Saturday 21st February 2015 at 8 p.m.
The Courtyard Theatre in Newtownabbey is a neat little play house and it was well filled last night for Talking Heads. Under this title there are a number of monologues written by Alan Bennett for BBC Television in the 1980s and 90s. Two of the most successful, ‘Lady of Letters’ and ‘Her Big Chance’ have been chosen by director Peter Quigley for this week of drama and actress Nuala McKeever is the talking head who brings the two characters to life.
They are witty, incisive and dramatic monologues, one the story of Irene a spinster living alone in Ballymena bored with her own company following her mother’s death so she becomes a self appointed neighbourhood watch. She fills her time twitching curtains and trying to right wrongs by writing letters to anyone who needs correction and going to the top to get answers, even to Buckingham Palace to complain about dog dirt outside the Palace Gates. Her Majesty doesn’t reply. The letters fly, so do the accusations and when they come home to bite her she ends up with plenty of company in jail.
Nuala only has the interval to transform from Irene, dowdy and twee, to Lesley, a glamourous feisty young actress looking for glory. She’s served her time with bit parts on TV soaps and as an extra in a Roman Polanski film. At last she is offered her big break, shooting a video for the West German market. It’s set on a yacht, it requires work on the casting couch yet she goes along with everything, she’s a ‘proo-feshonal‘ after all, she will play the star Travis to her fingertips and everyone will love her. Will they? What are the consequences?
The director describes these as verbal portraits of two very different women. “These pieces are touching and sad but Nuala also brings out the humour so well and working with her for the first time has been a pleasure.”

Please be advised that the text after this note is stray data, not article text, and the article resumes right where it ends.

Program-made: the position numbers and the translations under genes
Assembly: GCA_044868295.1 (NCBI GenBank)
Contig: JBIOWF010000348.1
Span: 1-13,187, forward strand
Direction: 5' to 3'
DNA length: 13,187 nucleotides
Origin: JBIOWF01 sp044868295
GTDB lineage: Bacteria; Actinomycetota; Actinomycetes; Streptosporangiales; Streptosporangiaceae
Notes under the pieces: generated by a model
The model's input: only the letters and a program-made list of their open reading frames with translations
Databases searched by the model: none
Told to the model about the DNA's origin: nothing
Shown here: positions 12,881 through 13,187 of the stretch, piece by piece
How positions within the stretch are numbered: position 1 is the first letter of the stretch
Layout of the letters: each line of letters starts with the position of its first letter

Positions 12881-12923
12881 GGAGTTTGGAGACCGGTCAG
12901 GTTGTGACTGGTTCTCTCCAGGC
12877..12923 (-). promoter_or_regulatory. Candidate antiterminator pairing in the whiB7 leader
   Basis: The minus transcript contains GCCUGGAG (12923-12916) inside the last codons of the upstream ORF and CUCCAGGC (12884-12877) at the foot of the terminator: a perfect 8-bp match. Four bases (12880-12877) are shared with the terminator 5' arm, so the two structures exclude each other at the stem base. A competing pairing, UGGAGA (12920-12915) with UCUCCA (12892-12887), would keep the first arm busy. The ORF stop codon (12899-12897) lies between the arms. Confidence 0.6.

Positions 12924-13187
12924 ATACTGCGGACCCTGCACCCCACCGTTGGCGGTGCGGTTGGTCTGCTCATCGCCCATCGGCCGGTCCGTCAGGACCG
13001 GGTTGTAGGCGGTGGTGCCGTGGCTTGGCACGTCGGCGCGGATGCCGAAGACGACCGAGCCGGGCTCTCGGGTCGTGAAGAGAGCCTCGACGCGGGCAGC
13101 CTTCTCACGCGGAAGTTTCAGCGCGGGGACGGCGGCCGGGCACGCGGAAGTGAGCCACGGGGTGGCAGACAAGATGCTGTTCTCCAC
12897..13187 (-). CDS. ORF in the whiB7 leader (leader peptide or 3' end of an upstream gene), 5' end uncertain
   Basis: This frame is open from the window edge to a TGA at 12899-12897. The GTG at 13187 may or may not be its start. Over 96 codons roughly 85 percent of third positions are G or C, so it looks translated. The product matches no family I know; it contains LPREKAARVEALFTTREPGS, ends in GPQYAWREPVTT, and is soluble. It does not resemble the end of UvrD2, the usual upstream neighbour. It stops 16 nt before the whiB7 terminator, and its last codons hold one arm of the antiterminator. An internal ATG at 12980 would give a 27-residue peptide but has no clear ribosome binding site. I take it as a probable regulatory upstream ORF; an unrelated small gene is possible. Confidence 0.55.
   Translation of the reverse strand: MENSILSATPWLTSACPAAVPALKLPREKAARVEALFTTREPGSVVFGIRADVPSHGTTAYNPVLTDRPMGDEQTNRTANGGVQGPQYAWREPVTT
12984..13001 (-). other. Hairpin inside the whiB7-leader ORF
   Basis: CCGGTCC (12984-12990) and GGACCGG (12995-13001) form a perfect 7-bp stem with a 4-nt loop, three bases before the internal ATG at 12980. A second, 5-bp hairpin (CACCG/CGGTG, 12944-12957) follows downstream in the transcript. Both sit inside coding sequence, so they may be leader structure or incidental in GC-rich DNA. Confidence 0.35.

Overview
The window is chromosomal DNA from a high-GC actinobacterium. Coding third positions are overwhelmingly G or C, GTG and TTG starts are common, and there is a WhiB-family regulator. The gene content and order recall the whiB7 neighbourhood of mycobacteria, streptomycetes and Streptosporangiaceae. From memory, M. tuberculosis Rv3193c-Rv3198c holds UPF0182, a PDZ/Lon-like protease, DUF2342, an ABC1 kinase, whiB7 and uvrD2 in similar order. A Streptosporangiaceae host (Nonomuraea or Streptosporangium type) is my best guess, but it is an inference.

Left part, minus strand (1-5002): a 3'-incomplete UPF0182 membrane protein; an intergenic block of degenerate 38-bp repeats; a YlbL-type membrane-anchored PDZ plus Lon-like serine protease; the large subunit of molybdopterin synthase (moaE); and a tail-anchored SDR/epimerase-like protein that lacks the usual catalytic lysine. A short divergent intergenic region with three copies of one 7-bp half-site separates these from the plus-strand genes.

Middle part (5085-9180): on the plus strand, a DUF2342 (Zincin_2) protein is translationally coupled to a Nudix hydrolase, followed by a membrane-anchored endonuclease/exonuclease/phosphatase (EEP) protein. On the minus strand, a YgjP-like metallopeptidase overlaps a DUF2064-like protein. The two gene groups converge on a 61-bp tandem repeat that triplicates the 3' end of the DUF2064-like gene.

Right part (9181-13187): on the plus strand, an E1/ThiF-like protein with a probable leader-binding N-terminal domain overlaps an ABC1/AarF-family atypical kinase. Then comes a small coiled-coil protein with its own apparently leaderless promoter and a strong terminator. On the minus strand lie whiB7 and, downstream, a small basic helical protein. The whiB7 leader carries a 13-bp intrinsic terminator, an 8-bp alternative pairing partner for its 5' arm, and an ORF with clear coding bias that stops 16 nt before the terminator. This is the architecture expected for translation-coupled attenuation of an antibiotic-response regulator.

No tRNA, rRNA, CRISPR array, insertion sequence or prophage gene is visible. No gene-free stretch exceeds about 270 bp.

He adds that, with the letter falling out of use, these days people keep in touch by computer and who keeps an e-mail? “Maybe after seeing this piece we’ll be inspired to lift the pen and record local history by way of correspondence.”
Of the two pieces, ‘Her Big Chance’, gives Nuala the opportunity to display her natural comedic talents and she gloried in it and so did the audience. We worry about Lesley, the hopeful young actress, she is very gullible but need we be concerned?
The first part of the evening is thoughtful and slow, the second just the opposite. A camera in the wings showing Nuala on a screen on stage gives another dimension to the set, it works for ‘Her Big Chance’ not so well for the ‘Lady of Letters’.
Nuala McKeever has the knack of establishing a rapport with the audience from the word go and it’s not surprising that she got a warm ovation when she took her final bow.
By Anne Hailes
Check all Anne Hailes Belfast Times reviews here.
More details at www.thecourtyardtheatre.com